The Choir then sang “Come let us rejoice in the day of salvation &c.

Motion’d, that this meeting adjourn to next week, thursday, ten o’clock— A M.

The meeting then arose and was dismiss’d by prayer by Elder Taylor.—

Men prayed at many Relief Society meetings.

D&C 24-29

This lesson felt a lot better to me for some reason.  I didn’t spend as much time on Emma as I expected to, given the audience, but it worked out fine.

My outline is pretty sparse, but I’ll try to fill in the deets. Started out by asking students to look over these sections and share what they liked.  This always opens a good discussion.  Once they came back to Emma, I started in with the lesson proper.

D&C 25 – Elect

  • Tossed in some biographical information as it came up about Emma.  Some was from Mormon Engima and other bits from Rough Stone Rolling and some from Mormon Polygamy.
  • What does elect mean?  Cf to D&C 29:7

D&C 27 – Armor of God

  • Before class I printed out images I scalped from Google images of different types of armor.  Some may have special copyright, so I won’t post links here.  I used a modern day helmet, though, (this is a military area and modern helmets are a lot better than the old ones), and the sword I got was from the Hobbit (it glows when its near orcs — warns of danger, just like the spirit can).
  • I assigned pairs of students to each of the types of armor and gave them a picture to look at.  Each student group was assigned to answer the questions and share with the class using this handout.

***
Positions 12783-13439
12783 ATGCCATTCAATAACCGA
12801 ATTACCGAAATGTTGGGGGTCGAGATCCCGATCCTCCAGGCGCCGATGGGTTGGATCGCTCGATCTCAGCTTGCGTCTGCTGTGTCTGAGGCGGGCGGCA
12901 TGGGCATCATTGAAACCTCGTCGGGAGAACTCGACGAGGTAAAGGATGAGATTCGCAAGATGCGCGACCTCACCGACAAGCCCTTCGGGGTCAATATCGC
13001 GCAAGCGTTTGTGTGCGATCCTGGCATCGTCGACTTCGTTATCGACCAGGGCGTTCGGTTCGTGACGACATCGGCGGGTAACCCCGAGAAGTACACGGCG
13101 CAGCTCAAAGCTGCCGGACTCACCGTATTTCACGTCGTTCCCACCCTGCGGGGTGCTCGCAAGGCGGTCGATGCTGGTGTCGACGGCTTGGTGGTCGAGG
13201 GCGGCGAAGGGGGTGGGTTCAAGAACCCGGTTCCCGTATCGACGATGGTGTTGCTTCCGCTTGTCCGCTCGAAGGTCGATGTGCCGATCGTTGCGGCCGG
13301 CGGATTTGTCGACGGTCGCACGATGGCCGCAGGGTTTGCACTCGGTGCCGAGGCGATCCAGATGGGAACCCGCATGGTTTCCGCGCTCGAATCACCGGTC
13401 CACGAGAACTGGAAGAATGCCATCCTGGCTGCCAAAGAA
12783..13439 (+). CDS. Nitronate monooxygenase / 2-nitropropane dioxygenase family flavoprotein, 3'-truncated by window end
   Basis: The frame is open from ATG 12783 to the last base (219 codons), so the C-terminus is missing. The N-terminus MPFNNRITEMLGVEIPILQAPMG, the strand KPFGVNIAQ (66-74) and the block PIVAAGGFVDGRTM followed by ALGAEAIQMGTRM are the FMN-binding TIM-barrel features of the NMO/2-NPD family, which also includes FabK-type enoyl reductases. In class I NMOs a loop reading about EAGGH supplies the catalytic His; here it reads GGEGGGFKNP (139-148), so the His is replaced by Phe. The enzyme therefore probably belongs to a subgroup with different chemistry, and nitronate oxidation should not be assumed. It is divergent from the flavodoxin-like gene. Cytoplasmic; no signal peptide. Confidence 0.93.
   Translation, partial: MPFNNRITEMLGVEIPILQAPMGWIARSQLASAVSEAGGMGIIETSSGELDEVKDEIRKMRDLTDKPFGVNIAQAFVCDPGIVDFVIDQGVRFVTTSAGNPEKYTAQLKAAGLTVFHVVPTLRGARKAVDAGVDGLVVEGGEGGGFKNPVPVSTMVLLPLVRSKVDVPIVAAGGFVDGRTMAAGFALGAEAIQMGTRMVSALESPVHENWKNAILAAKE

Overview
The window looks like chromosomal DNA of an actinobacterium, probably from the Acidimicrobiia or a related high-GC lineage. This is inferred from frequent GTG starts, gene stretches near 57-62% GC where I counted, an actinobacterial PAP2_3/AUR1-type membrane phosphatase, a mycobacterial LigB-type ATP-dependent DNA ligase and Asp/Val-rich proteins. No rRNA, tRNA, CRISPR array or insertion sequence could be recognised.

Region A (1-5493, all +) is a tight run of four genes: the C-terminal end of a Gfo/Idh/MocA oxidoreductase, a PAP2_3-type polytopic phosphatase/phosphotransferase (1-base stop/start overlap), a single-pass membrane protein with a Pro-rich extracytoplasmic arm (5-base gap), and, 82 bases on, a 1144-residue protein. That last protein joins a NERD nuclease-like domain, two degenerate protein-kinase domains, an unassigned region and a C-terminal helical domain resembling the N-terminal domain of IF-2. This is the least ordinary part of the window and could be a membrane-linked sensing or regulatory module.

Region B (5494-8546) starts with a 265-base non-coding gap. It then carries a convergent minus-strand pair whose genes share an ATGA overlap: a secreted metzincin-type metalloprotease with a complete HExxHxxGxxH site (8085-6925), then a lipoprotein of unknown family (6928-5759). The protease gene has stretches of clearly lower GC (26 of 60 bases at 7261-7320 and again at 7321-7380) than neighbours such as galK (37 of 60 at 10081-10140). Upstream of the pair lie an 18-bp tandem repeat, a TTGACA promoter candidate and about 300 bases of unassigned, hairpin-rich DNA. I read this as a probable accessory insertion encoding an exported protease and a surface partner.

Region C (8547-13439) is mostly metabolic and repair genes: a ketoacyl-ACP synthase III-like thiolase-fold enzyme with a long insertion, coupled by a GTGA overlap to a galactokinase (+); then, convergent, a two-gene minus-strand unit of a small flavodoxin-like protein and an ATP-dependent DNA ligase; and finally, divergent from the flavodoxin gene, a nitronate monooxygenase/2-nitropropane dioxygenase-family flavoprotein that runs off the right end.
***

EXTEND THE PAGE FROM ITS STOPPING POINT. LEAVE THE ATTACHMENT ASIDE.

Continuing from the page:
This was fun, and insights were great.

One of my students is seriously vision impaired and can’t read regular text, so I assigned her to the nicest person in the class thinking she’d step up and read the stuff to the other student.  She didn’t.  So I got with her and read the quotes and questions aloud to her so she could participate.  I decided I needed to adapt my handouts better to her and did so with great success in the next lesson.

D&C 29 – The Millennium

For this bit, I was running out of time after the Armor of God activity, so I just spent a few minutes talking about the order of events at the time of the second coming related in this section.  I just drew a little timeline thing on the board.  Worked fine.

On this day, a random person showed up for the class as well.  When she figured out this was a Mormon class, she was pretty shocked.  At first I think she thought it might be an anti-class since I was talking about the organization of the church, but when it became apparent we were believers, she escaped pretty fast. :)

Link: My Great-Great-Grandmother, Emma Hale Smith – Ensign Aug. 1992 – ensign

By Deborah Hotine Maddock

Deborah Hotine Maddock


I found this article about Emma Smith and felt it adds to the wonderfulness of her and all that she endured. #DandC25

Source:: LDS Seminary Teacher Group

From the Bloggernacle

Group wall post by Kathleen Hemphill

By Kathleen Hemphill

Kathleen Hemphill


Anyone have some ideas on how they are presenting #dandc25 on ‘An Elect Lady’…?

Coleen Machiel Castro


Girls already asking “what powers do we have?”

Tracy Ence


I’m opening with the D&C DVD segment “an elect lady”. Most youth know very little about Emma Smith

Kerri Beckstrom Ostergard


My students really liked that DVD